The embassy statement condemned what it termed “the continuing efforts by misguided officials to hurt the religious feelings of Muslims — as we condemn efforts to offend believers of all religions.”

Administration officials swiftly insisted that this did not reflect their position. Most people thought they had little choice but to back away from the embassy’s statement.

“The walk-back was a must — mostly because blaming the victim is really never a winning position. The difficult thing is that diplomacy and political campaigns are oil and water: not a good mix,” said Martin Sweet, a visiting assistant professor at Northwestern University.

Many conservatives, however, remain deeply unhappy about the initial remarks.

Danielle Pletka of the American Enterprise Institute described the original statement as “unbelievable,” saying that “if we want to apologize for every stupid thing that an American says, we are going to be in deep trouble.”

Pletka dismissed the White House’s subsequent efforts at clarification.

“Do these people not work for the president of the United States?” she asked rhetorically. “I would be quite happy believing that the statement had not been cleared with Barack Obama personally. But you have two choices: You can fire somebody, or you can take responsibility and admit it was a dumb thing to say.”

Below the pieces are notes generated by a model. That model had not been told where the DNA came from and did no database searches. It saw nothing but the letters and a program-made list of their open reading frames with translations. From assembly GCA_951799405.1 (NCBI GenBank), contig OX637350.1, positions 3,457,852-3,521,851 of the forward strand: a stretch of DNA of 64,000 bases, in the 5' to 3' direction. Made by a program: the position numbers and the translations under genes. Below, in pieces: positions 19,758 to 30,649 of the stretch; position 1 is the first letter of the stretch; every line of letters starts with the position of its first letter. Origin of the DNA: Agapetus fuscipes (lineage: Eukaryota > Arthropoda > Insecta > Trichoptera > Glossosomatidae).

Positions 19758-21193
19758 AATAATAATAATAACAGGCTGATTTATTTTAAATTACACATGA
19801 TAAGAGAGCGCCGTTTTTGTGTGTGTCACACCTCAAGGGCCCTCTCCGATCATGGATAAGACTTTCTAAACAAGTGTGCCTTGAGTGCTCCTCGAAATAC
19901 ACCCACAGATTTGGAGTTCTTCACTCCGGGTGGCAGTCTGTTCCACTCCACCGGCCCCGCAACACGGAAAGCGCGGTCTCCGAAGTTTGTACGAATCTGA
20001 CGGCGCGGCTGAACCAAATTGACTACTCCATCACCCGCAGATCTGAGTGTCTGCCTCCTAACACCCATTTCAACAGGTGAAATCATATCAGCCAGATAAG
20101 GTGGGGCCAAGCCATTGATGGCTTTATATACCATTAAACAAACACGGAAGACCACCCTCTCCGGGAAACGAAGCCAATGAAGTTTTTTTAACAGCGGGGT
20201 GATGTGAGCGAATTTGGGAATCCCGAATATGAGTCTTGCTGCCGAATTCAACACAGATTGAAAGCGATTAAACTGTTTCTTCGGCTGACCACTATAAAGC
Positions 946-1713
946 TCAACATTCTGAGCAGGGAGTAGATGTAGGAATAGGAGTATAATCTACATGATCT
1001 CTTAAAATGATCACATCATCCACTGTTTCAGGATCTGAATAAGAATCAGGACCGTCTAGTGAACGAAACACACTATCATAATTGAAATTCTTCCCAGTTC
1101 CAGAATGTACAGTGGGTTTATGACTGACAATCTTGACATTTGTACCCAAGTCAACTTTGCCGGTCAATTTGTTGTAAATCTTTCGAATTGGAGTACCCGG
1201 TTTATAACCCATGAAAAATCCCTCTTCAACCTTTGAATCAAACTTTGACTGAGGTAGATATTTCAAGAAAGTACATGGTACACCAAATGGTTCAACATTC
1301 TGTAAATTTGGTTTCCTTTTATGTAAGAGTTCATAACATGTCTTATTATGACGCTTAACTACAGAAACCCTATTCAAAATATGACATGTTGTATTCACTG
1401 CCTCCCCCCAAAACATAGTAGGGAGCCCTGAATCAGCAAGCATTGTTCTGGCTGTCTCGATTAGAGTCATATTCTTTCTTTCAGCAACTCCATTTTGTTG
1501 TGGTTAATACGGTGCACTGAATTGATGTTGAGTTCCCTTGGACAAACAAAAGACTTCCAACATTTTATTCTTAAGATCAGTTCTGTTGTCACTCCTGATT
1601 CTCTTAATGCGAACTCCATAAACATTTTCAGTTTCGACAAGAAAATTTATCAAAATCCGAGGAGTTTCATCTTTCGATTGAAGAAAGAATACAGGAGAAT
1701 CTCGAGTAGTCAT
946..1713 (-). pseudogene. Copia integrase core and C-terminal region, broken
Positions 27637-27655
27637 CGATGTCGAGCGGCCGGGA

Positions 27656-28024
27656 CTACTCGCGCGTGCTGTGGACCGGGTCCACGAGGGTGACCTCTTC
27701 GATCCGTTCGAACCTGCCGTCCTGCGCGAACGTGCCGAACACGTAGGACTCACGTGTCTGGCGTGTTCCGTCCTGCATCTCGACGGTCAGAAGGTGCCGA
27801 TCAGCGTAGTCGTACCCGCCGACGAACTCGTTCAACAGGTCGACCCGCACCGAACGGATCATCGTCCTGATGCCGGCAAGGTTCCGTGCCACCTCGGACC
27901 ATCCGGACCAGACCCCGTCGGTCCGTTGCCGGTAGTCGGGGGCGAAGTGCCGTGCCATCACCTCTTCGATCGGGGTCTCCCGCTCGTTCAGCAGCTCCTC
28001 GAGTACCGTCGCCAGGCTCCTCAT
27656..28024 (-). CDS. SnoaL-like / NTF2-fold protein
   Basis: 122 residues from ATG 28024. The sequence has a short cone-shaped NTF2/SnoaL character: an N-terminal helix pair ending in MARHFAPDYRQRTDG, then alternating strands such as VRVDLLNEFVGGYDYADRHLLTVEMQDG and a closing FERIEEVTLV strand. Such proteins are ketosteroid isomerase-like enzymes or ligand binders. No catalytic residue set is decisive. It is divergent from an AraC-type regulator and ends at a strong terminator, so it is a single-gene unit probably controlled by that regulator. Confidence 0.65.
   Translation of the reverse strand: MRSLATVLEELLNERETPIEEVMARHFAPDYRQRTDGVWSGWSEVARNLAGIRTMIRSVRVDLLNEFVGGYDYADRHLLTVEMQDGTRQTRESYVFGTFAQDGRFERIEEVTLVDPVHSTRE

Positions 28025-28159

Democrats said the dispute over this element of the crisis was overshadowed by Romney’s statement, his news conference Wednesday morning and the general displeasure with which both were met by many figures even in the GOP establishment.

“In hindsight, they didn’t need to distance themselves from it, given the timing of the statement coming hours before the attacks and the way in which Romney has been pummeled for misrepresenting it,” one Democratic strategist said. 

Some conservatives, meanwhile, seem to view the comparison between the incumbent president and Carter as a stretch.

“I think it is a valid comparison on the face of it. But there is a difference in that, in Carter’s case, the question of the hostages kept the immediate crisis and the perception of weakness front and center for months,” said Michael Rubin of the American Enterprise Institute. “Obama does not have to deal with that.”

Some Democrats hearkened back to an earlier crisis in claiming that the whole affair would redound to Obama’s benefit. They pointed out that, when the financial crisis hit in 2008, it was Obama, then a relatively inexperienced senator, who seemed to keep a clear head while his experienced rival Sen. John McCain (R-Ariz.) was criticized for what some saw as his impulsive and directionless approach.

“Sept. 12, 2012, may do Romney as much damage as Sept. 15, 2008, did McCain,” said Democratic strategist Jamal Simmons. “Temperament and judgment are key presidential qualities, and so far Romney is failing those tests much the way McCain did four years ago during the financial crisis.”